Officials said the quake was the Himalayan nation's worst disaster in more than 80 years. But the final toll from the 7.8 magnitude quake could be much higher, and dozens more people were reported killed in neighboring India and China. Above, a temple lies in ruins at the Durbar Square in Patan, Nepal.
Tibetan kids eat breakfast supplied by rescue teams in Jilung County of Xigaze City, southwest of Tibet on Sunday.
Photo: Indian bystanders int he city of Siliguri look at a collapsed house following the Nepal earthquake.
Emergency workers fanned out across the Himalayan nation to rescue those trapped under collapsed homes, buildings and other debris. Offers of help poured in from governments around the world, with the United States and the European Union announcing they were sending in disaster response teams. "Deaths have been reported from all regions except the far west. All our security personnel have been deployed to rescue and assist those in need," Bam told AFP. The Red Cross (IFRC) said it was concerned about the fate of rural villages close to the epicenter of the quake northwest of the capital Kathmandu. Photo: Rescuers recover injured from rubble in Nepal's devastated capital city, Kathmandu.
"Roads have been damaged or blocked by landslides and communication lines are down preventing us from reaching local Red Cross branches to get accurate information," said IFRC Asia/Pacific director Jagan Chapagain in a statement. Officials said 10 people were killed when an avalanche buried parts of Mount Everest's base camp in Nepal where hundreds of mountaineers have gathered at the start of the annual climbing season. "We don't have the details yet, but 10 have been reported dead so far, including foreign climbers," Gyanendra Kumar Shrestha, an official in Nepal's tourism department, told AFP. "We are trying to assess how many are injured. There might be over 1,000 people there right now, including foreign climbers and Nepalese supporting staff." Photo: Many neighboring countries felt the earthquake's impact, including India.
AFP Nepal bureau chief Ammu Kannampilly, on an assignment to Everest together with a colleague, was among those caught up in the chaos. "We are both ok... snowing here so no choppers coming," she said in an SMS on an approach to base camp. "I hurt my hand - got it bandaged and told to keep it upright to stop the bleeding." Experienced mountaineers said panic erupted at base camp which had been "severely damaged", while one described the avalanche as "huge". Photo: People work to clear up earthquake damage in Siliguri, India.
"Huge disaster. Helped searched and rescued victims through huge debris area. Many dead. Much more badly injured. More to die if not heli asap," tweeted Romanian climber Alex Gavan from base camp. Kathmandu was severely damaged, and the historic nine-storey Dharahara tower, a major tourist attraction, was among buildings brought down. At least a dozen bodies were taken away from the ruins of the 19th-century tower, according to an AFP photographer who saw similar scenes of multiple casualties throughout the city. "It was difficult to breathe, but I slowly moved the debris. Someone then pulled me out. I don't know where my friends are," Dharmu Subedi, 36, who was standing outside the tower when it collapsed, said from a hospital bed. Photo: A road blocked by a landslide in Gyirong County of Xigaze Prefecture, southwest China's Tibet Autonomous Region in the wake of the massive Nepal quake.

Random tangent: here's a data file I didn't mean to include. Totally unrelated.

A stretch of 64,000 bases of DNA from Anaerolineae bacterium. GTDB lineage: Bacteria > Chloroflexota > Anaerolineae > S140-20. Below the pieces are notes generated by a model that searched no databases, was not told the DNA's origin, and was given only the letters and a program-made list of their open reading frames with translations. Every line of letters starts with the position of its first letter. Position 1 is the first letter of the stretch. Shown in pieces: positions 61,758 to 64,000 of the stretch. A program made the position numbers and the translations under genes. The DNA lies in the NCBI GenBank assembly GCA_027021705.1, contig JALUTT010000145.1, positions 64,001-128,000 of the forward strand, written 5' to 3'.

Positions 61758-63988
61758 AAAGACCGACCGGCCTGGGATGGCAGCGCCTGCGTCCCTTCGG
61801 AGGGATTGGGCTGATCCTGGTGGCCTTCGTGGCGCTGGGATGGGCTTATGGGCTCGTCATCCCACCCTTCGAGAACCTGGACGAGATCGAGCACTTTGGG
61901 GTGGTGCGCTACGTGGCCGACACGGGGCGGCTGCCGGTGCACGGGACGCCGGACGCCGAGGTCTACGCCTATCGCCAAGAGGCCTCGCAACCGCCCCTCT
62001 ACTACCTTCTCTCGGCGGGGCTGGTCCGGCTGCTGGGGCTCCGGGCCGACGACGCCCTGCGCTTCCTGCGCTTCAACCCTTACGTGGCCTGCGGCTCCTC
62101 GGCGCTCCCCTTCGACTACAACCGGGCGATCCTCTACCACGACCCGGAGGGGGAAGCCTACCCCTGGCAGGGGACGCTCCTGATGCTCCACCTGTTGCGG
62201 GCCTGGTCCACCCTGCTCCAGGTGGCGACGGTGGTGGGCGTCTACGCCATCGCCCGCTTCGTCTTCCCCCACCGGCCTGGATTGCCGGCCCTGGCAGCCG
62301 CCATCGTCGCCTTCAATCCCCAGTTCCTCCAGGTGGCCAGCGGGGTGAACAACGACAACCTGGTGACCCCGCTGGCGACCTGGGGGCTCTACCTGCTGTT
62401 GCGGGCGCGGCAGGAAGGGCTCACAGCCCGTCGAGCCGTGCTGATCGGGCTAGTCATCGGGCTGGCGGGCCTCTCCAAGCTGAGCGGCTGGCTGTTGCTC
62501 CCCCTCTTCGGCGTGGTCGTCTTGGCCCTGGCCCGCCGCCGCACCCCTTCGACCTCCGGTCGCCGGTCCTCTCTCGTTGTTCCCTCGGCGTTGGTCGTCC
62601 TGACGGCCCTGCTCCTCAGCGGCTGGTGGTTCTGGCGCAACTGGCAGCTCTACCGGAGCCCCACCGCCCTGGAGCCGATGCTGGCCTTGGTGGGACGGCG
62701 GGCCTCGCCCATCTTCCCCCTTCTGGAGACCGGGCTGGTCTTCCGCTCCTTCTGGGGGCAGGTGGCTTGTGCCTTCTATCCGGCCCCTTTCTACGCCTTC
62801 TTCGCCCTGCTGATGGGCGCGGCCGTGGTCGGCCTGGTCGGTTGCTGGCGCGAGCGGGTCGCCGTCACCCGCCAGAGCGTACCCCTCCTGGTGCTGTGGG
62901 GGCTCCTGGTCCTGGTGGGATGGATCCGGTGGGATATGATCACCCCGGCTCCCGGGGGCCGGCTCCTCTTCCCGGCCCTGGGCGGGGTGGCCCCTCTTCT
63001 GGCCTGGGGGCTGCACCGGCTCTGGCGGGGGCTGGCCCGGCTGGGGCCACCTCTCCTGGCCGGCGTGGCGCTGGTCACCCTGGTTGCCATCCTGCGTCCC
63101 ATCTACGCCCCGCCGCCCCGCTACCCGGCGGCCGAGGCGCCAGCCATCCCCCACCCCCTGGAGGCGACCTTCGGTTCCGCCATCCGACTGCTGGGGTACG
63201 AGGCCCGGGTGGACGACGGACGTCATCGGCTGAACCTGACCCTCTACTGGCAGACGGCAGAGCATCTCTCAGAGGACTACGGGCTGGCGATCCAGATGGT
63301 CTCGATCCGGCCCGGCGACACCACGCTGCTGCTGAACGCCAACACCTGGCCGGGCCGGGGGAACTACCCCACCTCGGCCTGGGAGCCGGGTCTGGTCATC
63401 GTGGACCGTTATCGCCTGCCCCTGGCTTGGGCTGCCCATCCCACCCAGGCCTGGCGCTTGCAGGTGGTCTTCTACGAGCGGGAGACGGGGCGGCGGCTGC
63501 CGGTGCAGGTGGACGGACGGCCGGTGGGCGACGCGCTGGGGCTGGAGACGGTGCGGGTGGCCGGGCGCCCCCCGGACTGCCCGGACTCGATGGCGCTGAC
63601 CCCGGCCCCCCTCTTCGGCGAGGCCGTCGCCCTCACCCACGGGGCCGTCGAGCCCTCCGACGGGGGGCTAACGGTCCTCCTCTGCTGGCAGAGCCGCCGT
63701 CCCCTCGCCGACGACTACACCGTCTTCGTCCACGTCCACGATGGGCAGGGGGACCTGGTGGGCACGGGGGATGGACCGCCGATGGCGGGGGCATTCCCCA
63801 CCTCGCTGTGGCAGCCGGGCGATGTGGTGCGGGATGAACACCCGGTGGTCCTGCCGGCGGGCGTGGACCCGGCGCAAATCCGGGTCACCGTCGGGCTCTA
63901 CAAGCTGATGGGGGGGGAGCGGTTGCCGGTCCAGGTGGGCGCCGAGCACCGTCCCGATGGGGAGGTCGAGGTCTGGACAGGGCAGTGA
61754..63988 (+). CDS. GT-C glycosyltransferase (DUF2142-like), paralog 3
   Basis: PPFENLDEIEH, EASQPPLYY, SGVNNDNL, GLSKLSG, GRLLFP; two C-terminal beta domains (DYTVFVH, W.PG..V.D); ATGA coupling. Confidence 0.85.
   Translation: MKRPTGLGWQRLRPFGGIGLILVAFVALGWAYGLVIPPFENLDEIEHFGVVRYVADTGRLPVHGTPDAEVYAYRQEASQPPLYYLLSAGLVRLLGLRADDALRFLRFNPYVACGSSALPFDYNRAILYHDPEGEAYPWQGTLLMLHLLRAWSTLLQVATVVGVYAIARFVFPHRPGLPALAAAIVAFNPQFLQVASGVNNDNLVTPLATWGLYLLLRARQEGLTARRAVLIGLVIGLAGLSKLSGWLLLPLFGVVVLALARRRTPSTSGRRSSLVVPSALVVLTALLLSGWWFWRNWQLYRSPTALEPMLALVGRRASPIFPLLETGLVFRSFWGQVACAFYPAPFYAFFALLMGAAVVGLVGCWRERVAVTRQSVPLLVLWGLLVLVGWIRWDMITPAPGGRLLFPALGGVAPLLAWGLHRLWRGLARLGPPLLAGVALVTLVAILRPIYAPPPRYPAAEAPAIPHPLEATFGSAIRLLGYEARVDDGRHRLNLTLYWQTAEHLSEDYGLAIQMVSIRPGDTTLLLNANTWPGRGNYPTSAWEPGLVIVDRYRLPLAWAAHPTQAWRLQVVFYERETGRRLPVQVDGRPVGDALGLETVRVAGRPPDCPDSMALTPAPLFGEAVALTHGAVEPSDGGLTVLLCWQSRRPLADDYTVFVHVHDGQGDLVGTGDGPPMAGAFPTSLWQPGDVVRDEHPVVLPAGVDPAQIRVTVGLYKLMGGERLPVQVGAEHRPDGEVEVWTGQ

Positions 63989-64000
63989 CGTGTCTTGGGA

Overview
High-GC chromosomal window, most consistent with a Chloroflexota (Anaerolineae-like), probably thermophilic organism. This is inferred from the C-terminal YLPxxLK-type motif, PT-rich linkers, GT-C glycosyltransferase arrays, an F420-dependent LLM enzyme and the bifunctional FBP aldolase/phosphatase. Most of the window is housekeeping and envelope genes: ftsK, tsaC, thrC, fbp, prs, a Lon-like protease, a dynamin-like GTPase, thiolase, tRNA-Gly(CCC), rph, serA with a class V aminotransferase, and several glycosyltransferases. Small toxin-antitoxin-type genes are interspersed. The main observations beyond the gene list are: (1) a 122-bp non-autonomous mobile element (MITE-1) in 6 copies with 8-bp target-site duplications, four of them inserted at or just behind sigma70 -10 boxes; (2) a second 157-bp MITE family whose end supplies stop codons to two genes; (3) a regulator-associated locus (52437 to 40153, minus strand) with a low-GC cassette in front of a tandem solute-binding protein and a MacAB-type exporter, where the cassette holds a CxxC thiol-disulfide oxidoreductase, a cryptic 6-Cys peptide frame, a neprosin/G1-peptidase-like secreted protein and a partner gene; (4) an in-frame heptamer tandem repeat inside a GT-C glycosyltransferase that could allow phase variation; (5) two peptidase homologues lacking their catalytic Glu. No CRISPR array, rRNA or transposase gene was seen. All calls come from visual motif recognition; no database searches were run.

At least 42 people were known to have died in India, including 30 in the eastern state of Bihar, while buildings in the capital New Delhi had to be evacuated. The United States Geological Survey said the shallow quake struck 77 kilometers (48 miles) northwest of Kathmandu at 0611 GMT, with walls crumbling and families racing outside their homes. The quake tore through the middle of highways in the capital and also caused damage to the country's only international airport which was briefly closed. Kari Cuelenaere, an official at the Dutch embassy, said the impact had swept the water out of a swimming pool at a Kathmandu hotel where Dutch national day was being celebrated. "It was horrible, all of a sudden all the water came up out of the pool and drenched everyone, the children started screaming," Cuelenaere told AFP. "Some parts of the city fell down, there was dust rising... There were many (rescue) helicopters." Photos: Pedestrians walk past collapsed buildings in Kathmandu, Nepal.
Aftershock tremors could be felt more than two hours after the initial quake. USGS initially measured the quake at 7.5 magnitude and later adjusted it to 7.8, with a depth of 15 kilometers. Nepal and the rest of the Himalayas are particularly prone to earthquakes because of the collision of the Indian and Eurasia plates. The thrust of the India plate beneath Eurasia generates a large amount of seismic activity, the USGS says on its website. Photo: Pedestrians walk past collapsed buildings in Kathmandu, Nepal.
A spokesman for Nepal's home ministry said the government had released around $500 million as emergency funds for rescue operations. India dispatched two military transport planes to help with the rescue and relief efforts and there were similar offers from around the region, including Sri Lanka and Pakistan. The US Agency for International Development (USAID) said a disaster response was being flown to Nepal and that the Obama administration had authorized an initial $1 million "to address immediate needs." In Europe, Britain, Germany, Norway and Spain also pledged support and assistance. Photo: People gather around a collapsed building after an earthquake in Durbar square in Kathmandu, capital of Nepal.
Chinese President Xi Jinping sent a message of condolences to his Nepalese counterpart Ram Baran Yadav and offered to provide assistance. China's official Xinhua news agency said that 13 people, including an 83-year-old woman, were killed in the Tibet region. The area has a history of earthquakes, with a 6.8 magnitude quake that hit eastern Nepal in August 1988 killing 721 people. A magnitude 8.1 quake killed 10,700 people in Nepal and eastern India in 1934. Photo: A collapsed building is seen after an earthquake in Durbar square in Kathmandu, capital of Nepal.